You can 3D-print your own suicide pod now. No doctor’s note required. And it’s legal in Switzerland. One woman featured in the official announcement video called the pod “utopian.”
According to one of the numerous news pieces covering Sarco (as the device is known), those who die by this and similar means are “cared for,” not “killed.” And yet that same article included the phone number of a suicide hotline along with a disclaimer: “If you or someone you know is struggling with depression or has had thoughts of harming themselves or taking their own life, get help.”
But why? Is suicide bad or isn’t it? And if it isn’t, why are you telling suicidal people to get help?
These questions conjure up a vision of a horrific future, a future in which a father who pleads with his depressed 11-year-old daughter not to kill herself is considered just as much of a monster as a father who urges his gender-dysphoric little girl to hold off on starting puberty blockers. “Her suffering is real!” the social justice warriors will scream. Or maybe they’ll borrow from NARAL’s playbook: “If the doctors won’t help her, she’ll just do it herself under unsafe conditions!”
We’ll hear about how horribly unjust it is that the wealthy can take “suicide tourism” trips to countries where it’s legal while the working poor have to make do with ropes, guns, and razors. (Actually, we’re already hearing about it). Any therapist who refuses to entertain suicide as a valid option for his patients will be in danger of losing his license.
Dr. Philip Nitschke, the infernal machine’s diabolical inventor, says he wants to “de-medicalize the dying process.” For Nitschke, to be provided on demand with the means of killing oneself painlessly is an unquestionable human right.
Assisted suicide was initially legalized, in Switzerland and elsewhere, with the understanding that it would be used to put a humane end the suffering of the terminally ill. Unfortunately, the slippery slope isn’t always a fallacy.
In 2006, the Swiss Federal Supreme Court ruled on a case in which a 53-year-old bipolar man sought a prescription for a lethal dose of phenobarbital in order to end his life. Aside from the mental illness, he was perfectly healthy. The court ruled that the medical system was under no obligation to provide him with the drugs but that people with “incurable, permanent, severe psychological disorders” had the right to end their lives provided their decisions are “rational” and “well-considered” and not the result of a temporary “expression of treatable psychological disturbance.” The ruling also specified that the man would have to obtain a psychiatric evaluation before seeking assistance in ending his life.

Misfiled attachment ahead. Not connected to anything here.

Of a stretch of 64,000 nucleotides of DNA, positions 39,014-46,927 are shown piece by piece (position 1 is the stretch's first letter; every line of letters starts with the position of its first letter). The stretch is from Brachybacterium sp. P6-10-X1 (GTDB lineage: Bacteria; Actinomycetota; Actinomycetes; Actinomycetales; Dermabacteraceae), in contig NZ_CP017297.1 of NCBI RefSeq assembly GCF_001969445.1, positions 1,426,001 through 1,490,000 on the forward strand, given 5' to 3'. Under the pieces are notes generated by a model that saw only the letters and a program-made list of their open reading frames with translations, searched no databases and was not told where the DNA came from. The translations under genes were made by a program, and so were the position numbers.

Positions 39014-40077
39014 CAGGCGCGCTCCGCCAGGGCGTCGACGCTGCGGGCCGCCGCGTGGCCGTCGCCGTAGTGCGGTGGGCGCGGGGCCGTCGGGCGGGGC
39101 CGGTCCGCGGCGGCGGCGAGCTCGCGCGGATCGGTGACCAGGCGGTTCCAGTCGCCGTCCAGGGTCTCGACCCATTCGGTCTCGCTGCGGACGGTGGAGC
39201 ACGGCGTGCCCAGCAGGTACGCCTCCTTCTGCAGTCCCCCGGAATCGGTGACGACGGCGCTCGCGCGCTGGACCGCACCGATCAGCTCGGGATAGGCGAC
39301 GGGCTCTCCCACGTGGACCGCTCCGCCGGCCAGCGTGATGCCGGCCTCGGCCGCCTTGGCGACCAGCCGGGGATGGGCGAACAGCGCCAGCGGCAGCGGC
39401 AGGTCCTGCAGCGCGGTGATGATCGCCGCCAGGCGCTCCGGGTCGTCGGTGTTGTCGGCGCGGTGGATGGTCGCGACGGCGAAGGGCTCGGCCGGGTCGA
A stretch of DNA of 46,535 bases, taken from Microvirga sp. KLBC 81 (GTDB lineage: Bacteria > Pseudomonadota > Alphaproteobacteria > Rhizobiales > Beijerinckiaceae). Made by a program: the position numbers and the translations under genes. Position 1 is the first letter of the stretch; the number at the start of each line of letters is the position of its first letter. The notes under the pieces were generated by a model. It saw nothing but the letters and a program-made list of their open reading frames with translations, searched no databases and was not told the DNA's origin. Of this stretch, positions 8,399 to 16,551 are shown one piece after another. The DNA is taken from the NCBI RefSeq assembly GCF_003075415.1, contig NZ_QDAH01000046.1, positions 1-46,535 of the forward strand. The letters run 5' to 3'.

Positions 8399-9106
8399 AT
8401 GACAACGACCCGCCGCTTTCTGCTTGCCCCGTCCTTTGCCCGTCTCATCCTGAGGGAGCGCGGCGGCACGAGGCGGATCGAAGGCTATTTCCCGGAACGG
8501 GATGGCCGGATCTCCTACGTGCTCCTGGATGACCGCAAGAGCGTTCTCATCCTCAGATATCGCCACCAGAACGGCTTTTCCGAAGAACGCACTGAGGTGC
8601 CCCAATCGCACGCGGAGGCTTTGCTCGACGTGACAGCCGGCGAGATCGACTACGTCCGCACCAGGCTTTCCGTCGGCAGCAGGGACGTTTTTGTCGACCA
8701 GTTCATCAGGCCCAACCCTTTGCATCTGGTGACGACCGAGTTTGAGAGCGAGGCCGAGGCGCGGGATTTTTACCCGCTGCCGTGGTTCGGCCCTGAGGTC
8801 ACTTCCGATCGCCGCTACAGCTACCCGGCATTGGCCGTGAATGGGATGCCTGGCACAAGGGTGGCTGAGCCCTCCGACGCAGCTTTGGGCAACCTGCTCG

The decision is well hedged with qualifications, but the long-term consequences to which its central claim will lead are obvious. One by one, concerns about soundness of mind, competence to make the decision, and even medical approval will fall away.
It’ll be the same bait-and-switch act we’ve seen with abortion and transgenderism.
Earlier generations of abortion rights advocates conjured images of women abused, impoverished, abandoned, or facing life-threatening complications. It was a smokescreen, of course. The overwhelming majority of abortions are and always have been purely elective. But those early abortion activists at least maintained a veneer of empathy, and their reasoning was compatible with waiting periods, restrictions after viability, and bans on sex- or race-selective abortions.
Their successors make no such pretense. Their favored argument is bodily autonomy, and it is absolute. If a woman decides to abort a healthy baby in the third trimester because she doesn’t want to miss the girls’ trip to Cabo that her gal pals planned for the week after her due date, that’s perfectly valid. She owes an explanation to no one.
Trans acceptance was also initially framed as necessary for the relief of suffering that was intense and objectively verifiable. There exists and has always existed, we were told, a mental disorder called gender dysphoria that is characterized by agonizing discomfort in one’s own body and often leads to suicide. The best treatment for this disorder, the argument went, is medical transition and the social acceptance of that transition.
Fair enough. But this formulation, once on the cutting edge of compassion, is now considered hopelessly bigoted. Those who insist that a diagnosis of gender dysphoria should be required as a precondition for identifying as transgender or obtaining any hormone treatments or sex-change surgeries are smeared as “truscum” and accused of gakekeeping and medicalizing queerness. Anyone who wishes to live as the opposite gender, or even as some new gender known only to him or her or xem or zir, must not be questioned or inhibited in any way, not even by the medical establishment. To suggest that we might want to pump the brakes in cases involving children or the mentally unstable is to out oneself as a transphobe.
In both cases, we saw a shift from “Look how compelling their reasons are” to “they don’t need a reason, you bigot!” Compassion stuck its foot in the door so that pure Nietzschean will-worship could barge into your living room and piss on your carpet.
The author of a scholarly article on the 2006 Swiss court case states that the “twin goals” of assisted suicide are “maximizing individual autonomy and minimizing human suffering.” His claim is too modest. In fact, these are the twin goals of our entire society. It recognizes no higher end, not even the preservation of human life. The coming regime of assisted suicide on demand and without obstacle is the ultimate expression of those goals. The trans and abortion issues were dry runs by comparison.
Of such a society, Michel Houellebecq wrote that “it loses in my eyes all right to respect. It becomes henceforth not only legitimate, but desirable, to destroy it; so that something else…might have a chance to arise.”